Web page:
Brown rot in cherry trees is a serious fungal disease that infects stems, blossoms and fruit. It may also infect ornamental cherry trees. This nasty fungus, which also affects apricots, peaches, plums and nectarines, reproduces quickly and can soon reach epidemic proportions. Controlling cherry brown rot isn’t easy and requires careful attention to sanitation and timely application of certain fungicides. Read on to learn more about cherry brown rot treatment.
Symptoms of Cherries with Brown Rot
The first symptoms of cherries with brown rot are browning of blossoms and small brown spots on ripening fruit, followed by death of small twigs. Infected blossoms often drop off the tree and gummy cankers appear on twigs between healthy and diseased areas. Fruit remaining on the tree may become mummified. The spores spread in damp weather, when you may see clumps powdery, brownish-gray spores on infected flowers and fruit.
Controlling Cherry Brown Rot Treatment
Here are some tips for the management of brown rot in cherry trees in the landscape: Sanitation: Pick up fallen fruit around the tree and rake all other plant debris to decrease the number of spores. Remove any mummified cherries that remain on the tree in early spring. Pruning: When pruning cherry trees in winter, remove any twigs that have died as a result of brown rot. Prune all branches with cankers. Fungicides: If signs of brown rot appear after sanitation and pruning, a fungicide may prevent infection. Brown rot in cherry trees must be sprayed with fungicides at two separate times, as follows:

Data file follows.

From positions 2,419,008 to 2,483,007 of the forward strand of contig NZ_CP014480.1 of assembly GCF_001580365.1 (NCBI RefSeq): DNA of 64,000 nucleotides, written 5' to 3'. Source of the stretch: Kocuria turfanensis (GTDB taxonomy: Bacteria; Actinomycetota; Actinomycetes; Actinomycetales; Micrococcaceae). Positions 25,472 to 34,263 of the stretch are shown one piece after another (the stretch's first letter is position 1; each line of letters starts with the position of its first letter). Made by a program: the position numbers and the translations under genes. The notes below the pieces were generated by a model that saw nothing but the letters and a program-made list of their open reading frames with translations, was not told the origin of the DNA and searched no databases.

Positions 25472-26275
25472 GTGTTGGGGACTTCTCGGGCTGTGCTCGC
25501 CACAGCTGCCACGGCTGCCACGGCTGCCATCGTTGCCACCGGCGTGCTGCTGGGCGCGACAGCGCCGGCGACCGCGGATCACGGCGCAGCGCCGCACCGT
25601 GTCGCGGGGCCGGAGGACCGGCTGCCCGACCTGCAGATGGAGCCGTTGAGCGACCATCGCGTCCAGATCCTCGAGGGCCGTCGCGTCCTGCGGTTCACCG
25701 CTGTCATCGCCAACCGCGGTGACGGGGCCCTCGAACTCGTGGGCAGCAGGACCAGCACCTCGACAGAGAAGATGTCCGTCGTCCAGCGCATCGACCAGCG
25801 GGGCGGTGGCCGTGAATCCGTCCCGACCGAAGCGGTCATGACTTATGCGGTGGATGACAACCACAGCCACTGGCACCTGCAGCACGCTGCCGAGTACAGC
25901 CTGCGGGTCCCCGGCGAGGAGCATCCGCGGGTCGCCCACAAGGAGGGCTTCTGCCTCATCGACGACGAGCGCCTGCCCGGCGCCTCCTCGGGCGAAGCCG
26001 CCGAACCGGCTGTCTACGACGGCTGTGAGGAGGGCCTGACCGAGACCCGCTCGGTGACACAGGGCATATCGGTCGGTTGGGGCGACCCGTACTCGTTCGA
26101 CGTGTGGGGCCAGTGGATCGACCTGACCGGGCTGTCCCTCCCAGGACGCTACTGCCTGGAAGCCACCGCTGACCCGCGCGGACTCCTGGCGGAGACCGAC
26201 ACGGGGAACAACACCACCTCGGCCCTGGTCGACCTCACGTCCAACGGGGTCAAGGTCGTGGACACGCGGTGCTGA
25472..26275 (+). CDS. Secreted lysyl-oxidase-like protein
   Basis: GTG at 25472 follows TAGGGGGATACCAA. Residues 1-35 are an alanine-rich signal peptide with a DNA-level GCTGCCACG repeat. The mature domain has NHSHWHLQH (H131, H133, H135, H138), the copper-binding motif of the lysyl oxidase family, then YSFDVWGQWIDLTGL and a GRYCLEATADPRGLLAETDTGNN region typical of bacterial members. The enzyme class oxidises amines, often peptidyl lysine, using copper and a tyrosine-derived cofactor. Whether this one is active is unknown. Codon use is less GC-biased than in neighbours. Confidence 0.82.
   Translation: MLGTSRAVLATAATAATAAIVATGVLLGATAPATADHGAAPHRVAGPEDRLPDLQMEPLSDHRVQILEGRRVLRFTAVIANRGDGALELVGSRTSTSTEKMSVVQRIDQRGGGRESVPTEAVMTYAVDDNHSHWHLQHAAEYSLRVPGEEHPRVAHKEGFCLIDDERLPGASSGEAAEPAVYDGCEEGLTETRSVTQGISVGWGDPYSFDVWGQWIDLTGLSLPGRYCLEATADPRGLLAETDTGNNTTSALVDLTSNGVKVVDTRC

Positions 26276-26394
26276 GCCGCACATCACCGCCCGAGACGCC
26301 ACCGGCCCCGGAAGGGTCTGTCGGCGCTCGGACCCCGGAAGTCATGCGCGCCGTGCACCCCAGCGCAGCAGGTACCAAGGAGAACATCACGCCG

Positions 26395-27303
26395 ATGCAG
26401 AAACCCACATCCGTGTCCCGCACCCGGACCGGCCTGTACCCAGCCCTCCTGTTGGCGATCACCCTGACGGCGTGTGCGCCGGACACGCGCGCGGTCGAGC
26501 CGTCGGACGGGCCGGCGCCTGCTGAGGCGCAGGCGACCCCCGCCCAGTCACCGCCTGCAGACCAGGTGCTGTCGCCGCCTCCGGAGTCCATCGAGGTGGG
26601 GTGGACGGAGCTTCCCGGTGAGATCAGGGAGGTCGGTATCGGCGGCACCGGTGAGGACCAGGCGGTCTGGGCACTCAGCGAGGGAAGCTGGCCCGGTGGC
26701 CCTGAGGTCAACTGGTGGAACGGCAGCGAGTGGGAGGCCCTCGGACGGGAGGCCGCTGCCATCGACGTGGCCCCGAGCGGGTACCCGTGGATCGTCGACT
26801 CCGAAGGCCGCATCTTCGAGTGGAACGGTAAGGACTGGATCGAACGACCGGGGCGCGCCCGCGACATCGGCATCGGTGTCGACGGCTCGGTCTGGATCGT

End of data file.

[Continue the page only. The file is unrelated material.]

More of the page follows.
- Spray fungicides for brown rot in cherry trees when blossoms first begin to open. Repeat according to label recommendations until the petals drop.
- Spray the trees when fruit is ripening, generally two to three weeks before harvest. Repeat according to label recommendations until the fruit is harvested.
Use only fungicides labeled for the particular type of tree. Some products are safe to use on ornamental cherries but unsafe for edible cherries. Also, products registered for use on peaches or plums may not be safe or effective for controlling cherry brown rot. Fungicides for cherry brown rot treatment will be more effective if you continue proper sanitation and pruning. Note: Any recommendations pertaining to the use of chemicals are for informational purposes only. Chemical control should only be used as a last resort, as organic approaches are safer and more environmentally friendly
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A Credentialed Garden Writer, Mary H. Dyer was with Gardening Know How in the very beginning, publishing articles as early as 2007.
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